Jen Beattie: Stars aligned playing for Scotland – but I’ve still got games left in my legs for Arsenal | Football News6 min read
Sporting prowess runs deep in the Beattie family. So much so, that on the international scene in Scotland, Beattie is a household name across multiple sporting disciplines.
Jen Beattie began her association with the Scotland Women’s national team during her teenage years, making her senior debut at the age of 16, and going on to amass 144 appearances.
She was the cornerstone of back-to-back bids to reverse the trend of Scotland missing out on football’s major competitions, playing her part in successful campaigns to reach Euro 2017 and the 2019 World Cup.
Her father, John Beattie, is a former Scotland and British Lions rugby ace, while brother Johnnie has also recently retired from a successful rugby career. It’s a star-studded line-up.
Yet, as Jen sits down to discuss her decision to step away from international football at a remote location in London, following a career spanning 15 years, she is astonishingly unassuming and modest. « Thanks for coming, » she says before easing into her chair and switching to ‘interview mode’.
Beattie has won everything there is in the English top tier, including the Women’s Super League title, League Cup and multiple Women’s FA Cups. Success during her years representing Scotland were not measured in silverware, though, they were rooted in development and growth. « We wanted to have our game on the map, » she neatly described.
A spell that began without so much as a training top, closer to grassroots than the professional game, ended with Scotland rated as 25 on FIFA’s official world rankings. Beattie describes the trajectory as « crazy » – in a good way.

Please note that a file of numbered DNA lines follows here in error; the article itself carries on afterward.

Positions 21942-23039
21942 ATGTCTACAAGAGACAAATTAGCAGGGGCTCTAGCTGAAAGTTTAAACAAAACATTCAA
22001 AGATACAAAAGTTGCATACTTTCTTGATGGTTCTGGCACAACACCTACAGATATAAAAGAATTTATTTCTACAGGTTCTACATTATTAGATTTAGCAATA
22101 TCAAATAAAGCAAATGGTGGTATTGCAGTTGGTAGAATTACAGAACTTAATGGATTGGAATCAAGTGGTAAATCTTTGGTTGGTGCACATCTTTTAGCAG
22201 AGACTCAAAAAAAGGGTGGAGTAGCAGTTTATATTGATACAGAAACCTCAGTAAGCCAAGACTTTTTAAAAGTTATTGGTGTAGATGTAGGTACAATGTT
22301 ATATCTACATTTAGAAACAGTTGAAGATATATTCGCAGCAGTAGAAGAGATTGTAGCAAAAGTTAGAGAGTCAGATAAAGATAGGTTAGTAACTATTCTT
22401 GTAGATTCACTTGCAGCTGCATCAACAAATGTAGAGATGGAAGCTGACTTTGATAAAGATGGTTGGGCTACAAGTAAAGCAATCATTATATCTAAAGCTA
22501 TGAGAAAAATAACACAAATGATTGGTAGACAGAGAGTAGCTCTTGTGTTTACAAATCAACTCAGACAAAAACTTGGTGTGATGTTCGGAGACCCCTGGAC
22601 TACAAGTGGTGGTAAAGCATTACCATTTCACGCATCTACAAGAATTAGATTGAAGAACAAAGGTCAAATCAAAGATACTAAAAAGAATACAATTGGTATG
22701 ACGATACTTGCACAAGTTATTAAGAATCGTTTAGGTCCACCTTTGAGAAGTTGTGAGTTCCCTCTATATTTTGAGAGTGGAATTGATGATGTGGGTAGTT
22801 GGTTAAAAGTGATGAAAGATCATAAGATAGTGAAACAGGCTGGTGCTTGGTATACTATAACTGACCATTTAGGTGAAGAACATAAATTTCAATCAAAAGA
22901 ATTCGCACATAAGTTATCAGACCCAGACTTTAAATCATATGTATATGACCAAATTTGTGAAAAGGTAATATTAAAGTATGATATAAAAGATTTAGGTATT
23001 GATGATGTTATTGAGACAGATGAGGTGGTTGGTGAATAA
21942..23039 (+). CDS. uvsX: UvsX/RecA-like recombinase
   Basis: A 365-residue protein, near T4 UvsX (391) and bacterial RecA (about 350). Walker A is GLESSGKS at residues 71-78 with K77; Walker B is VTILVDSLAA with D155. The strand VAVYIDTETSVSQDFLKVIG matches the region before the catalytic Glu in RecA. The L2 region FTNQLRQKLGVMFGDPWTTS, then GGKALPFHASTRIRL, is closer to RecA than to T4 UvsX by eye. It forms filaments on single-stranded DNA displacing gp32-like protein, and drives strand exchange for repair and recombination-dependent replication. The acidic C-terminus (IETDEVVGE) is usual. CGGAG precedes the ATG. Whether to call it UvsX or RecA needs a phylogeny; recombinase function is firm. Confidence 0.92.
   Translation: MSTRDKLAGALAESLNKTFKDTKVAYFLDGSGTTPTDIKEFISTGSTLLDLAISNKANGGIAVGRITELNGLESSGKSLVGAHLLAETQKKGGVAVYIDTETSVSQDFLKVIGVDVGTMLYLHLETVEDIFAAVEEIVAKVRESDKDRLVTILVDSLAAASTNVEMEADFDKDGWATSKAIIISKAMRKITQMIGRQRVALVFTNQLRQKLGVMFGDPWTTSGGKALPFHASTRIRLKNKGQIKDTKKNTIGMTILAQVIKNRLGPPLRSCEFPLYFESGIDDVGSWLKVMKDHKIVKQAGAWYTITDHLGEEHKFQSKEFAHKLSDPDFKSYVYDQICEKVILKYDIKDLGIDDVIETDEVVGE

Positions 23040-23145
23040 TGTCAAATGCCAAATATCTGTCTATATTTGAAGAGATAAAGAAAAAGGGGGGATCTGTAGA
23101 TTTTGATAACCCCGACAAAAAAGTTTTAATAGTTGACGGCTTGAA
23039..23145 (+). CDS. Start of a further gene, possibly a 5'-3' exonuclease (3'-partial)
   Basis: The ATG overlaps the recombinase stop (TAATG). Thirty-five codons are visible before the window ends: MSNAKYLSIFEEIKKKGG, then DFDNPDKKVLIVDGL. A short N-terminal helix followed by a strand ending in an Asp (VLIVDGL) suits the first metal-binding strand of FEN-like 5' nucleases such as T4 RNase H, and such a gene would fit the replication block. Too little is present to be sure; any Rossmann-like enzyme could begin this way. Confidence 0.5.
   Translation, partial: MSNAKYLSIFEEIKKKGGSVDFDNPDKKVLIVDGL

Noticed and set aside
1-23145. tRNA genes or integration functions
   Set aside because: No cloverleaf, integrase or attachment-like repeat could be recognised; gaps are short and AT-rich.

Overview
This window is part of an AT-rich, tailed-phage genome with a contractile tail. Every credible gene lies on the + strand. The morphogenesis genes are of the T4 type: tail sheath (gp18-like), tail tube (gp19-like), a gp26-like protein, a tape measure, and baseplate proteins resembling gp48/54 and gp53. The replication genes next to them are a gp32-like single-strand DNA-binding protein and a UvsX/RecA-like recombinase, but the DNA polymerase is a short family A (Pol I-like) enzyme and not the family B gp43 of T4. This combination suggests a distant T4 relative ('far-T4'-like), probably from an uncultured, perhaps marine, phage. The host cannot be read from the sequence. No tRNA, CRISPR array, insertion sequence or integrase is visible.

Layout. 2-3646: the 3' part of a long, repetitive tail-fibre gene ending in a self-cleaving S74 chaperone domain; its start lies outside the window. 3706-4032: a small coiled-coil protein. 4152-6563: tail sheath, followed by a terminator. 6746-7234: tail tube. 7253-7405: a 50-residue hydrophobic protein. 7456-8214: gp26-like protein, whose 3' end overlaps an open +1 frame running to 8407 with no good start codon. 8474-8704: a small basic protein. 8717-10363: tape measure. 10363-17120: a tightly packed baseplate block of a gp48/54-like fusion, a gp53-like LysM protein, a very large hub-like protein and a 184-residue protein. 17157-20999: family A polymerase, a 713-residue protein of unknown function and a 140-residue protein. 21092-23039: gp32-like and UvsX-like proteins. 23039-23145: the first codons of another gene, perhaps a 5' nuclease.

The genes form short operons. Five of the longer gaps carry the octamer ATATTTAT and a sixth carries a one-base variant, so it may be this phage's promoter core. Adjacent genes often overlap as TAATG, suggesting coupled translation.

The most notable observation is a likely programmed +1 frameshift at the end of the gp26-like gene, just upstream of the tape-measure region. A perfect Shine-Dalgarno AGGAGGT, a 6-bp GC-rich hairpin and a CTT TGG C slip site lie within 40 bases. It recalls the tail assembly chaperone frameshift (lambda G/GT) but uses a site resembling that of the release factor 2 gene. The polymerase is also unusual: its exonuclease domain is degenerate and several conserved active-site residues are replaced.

« When I first got called into the national team we’d never made a major tournament. That was always what we were chasing, » she recalled. « The 2017 Euros and the 2019 World Cup are my top two moments. Scoring at a World Cup will always be my favourite thing that’s ever happened. Not just because it was at a World Cup, but the story behind it.
« My dad had scored on that very same pitch playing rugby for Scotland. So to take that relation – sport is such a big part of my family. Representing Scotland has been such a big part. I didn’t score many goals and he definitely didn’t score many tries. To have done it on the same pitch – the stars aligned. It was awesome. »
Nothing was gifted. For women’s football in Scotland to have taken such giant leaps forward it needed ambassadors – promoters, if you will. Beattie picks out two such individuals – Erin Cuthbert of Chelsea and Caroline Weir of Real Madrid – who she regards as the next generation of torchbearers.
And although she describes feeling disappointed to have bowed out of her personal journey with the team narrowly missing out on qualification to this summer’s World Cup – Scotland were beaten 1-0 by Republic of Ireland in a play-off – she is grateful to have been part of one of the most radical evolutions in the history of the Scottish game.
« Players like Caroline Weir and Erin Cuthbert, they haven’t even hit their prime yet, » she said. « They will continue to develop which is quite scary. Of course, if we’d have qualified for the World Cup I’d have been there. No doubt. »
Testament to her humility, she tacked « if I got selected » onto the end of that sentence.
She continued: « That’s the difference, the timing of it. I would have loved to have bowed out off the back of a World Cup tournament. Whilst I’ve been involved we’ve qualified for two major tournaments and missed out on two. It just felt like the right time to step away. When I first got a call for up for Scotland you barely even got a tracksuit.